The fellow I interviewed was chatty; the topic, fascinating. The problem? Cramming as much of that interesting conversation into just 300 words.
My clients often have a specific number of words they need to fit a certain space. Magazine and newspaper editors also assign a certain number of words and may not work with you again if you don’t meet their requirements.
So while you’re spinning straw into gold (as I call turning raw notes into interesting reading), here are some tips for cutting words to meet your assigned word count:
- Write first, edit later. Write the detail you think needs to be included, then check your word count and edit as necessary. I sometimes check partway through the first draft to gauge how much detail I can include.
- Ditch most adjectives and adverbs, and use a stronger noun or verb instead. “He sat dejectedly” becomes “He slumped.”
- Eliminate prepositions, says Barbara Diggs, The Expat Freelancer. You can easily get rid of words like “of,” “in” and “at.” For example, “She preferred to stay at home.”
- Use contractions. “He’s” instead of “He is” saves a word, plus it sounds warmer.
- Remove weak filler words, like “very,” “really” and “the fact that,” says BitesizeBio’s Kristin Harper.
- Look for places you have said the same thing in different ways. Only keep the best one.
- Get rid of “that.” It’s “sometimes so superfluous that it can easily be gotten rid of,” says Devyani Borade on Writing-World.com.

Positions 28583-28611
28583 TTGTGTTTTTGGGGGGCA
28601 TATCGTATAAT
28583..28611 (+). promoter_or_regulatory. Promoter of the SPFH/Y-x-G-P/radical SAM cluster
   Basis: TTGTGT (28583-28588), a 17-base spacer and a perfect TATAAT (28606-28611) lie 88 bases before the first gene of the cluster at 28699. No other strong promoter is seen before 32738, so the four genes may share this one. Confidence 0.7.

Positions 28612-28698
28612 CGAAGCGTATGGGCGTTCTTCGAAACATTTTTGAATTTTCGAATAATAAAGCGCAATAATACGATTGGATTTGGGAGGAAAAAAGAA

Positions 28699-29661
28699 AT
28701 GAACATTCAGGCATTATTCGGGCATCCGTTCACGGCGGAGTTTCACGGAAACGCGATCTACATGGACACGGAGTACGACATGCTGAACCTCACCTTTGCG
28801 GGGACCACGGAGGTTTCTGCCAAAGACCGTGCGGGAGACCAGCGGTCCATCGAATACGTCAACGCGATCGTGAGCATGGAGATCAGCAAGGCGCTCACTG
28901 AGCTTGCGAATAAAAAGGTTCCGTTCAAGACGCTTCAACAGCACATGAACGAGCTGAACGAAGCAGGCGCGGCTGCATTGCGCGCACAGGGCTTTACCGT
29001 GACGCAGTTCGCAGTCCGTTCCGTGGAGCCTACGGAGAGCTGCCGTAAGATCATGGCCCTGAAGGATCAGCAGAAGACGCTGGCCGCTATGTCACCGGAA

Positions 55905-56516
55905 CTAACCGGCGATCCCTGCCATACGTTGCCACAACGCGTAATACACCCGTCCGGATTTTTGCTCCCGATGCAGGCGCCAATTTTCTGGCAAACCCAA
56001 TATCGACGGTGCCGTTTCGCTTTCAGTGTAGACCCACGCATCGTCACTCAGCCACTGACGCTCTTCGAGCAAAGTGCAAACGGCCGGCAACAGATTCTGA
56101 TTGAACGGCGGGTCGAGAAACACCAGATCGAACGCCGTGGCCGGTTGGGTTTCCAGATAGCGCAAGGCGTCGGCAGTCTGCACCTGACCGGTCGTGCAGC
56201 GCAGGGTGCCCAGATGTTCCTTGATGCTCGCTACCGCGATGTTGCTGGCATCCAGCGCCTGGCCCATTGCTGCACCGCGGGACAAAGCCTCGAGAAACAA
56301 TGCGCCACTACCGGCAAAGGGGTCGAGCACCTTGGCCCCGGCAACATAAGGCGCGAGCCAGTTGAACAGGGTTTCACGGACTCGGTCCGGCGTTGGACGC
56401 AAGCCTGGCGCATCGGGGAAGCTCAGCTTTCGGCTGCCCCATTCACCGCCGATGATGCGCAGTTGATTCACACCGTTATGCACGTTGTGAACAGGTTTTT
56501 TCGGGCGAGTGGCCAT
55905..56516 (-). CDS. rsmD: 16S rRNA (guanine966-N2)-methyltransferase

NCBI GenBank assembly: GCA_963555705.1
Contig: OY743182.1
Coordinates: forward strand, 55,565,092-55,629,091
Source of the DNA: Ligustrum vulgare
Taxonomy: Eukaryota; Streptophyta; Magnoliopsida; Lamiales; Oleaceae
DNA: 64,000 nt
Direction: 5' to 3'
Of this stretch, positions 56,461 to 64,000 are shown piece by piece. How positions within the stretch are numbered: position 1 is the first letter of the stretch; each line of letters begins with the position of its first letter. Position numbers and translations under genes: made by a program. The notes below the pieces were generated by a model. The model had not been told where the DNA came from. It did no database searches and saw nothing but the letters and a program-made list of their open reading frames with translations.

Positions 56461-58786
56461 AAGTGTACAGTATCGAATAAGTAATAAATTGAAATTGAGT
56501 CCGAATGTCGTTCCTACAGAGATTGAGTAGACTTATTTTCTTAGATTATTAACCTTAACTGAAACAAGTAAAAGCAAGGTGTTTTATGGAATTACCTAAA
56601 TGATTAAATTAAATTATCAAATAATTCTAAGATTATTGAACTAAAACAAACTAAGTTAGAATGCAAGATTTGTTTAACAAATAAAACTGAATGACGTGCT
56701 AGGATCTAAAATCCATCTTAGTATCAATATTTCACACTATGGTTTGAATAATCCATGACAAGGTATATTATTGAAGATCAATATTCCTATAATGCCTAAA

- Use the active voice rather than the passive voice. “The leader is spotlighting the issue” rather than “The issue is being spotlighted by the leader.”
- Eliminate redundant words and passages, says freelance writer Jesse Hines. He gives examples like “The armed gunman” and “Past history.”
- Suggest a sidebar — a short article beside the main one that includes additional details that are interesting but not essential to the story. For a piece for Niagara Escarpment Views magazine about community gardens, I included a sidebar for the curious about the typical items grown.
- If the article includes a photo, use the caption to include interesting information edited out in #1.
What other tips do you have for trimming (or slashing!) a lengthy article? Please share in the comments.
Image: Scissors from Pixabay.
I agree with your points. Sidebars are great for extra detail that takes up a lot of space in the main story, plus readers like them. Captions that just repeat what’s in the story are boring. Use that space to emphasize or add info. I disagree that editors won’t work with you again if you’re too wordy. I have had to “train” some writers to believe me when I say 1,000 words. If they send 1,100, I let them cut the piece back or I will. But it will come in on target. It has to, for layout & to give room for photos. One other thing: I prefer pullquotes that aren’t exact repetitions of what’s in the story, but give a little twist or new info. Readers like them too.
Thanks for commenting, Gloria. You are perhaps more patient than some editors I have heard of!
Patience doesn’t come easily to me, but it’s not every writer who has the interest/knowledge to write for NEV, so it’s worth my time to get our writers to believe my word counts. Most professionals have no problem. What does make me drop a writer is being unreliable about facts & being reluctant to Google them. We can’t afford to get stuff wrong. I have to trust writers to do solid work.
I’m writing my first thriller. Lots of highs and lows. Liked your tips and the comments.
Thanks! Good luck with your thriller.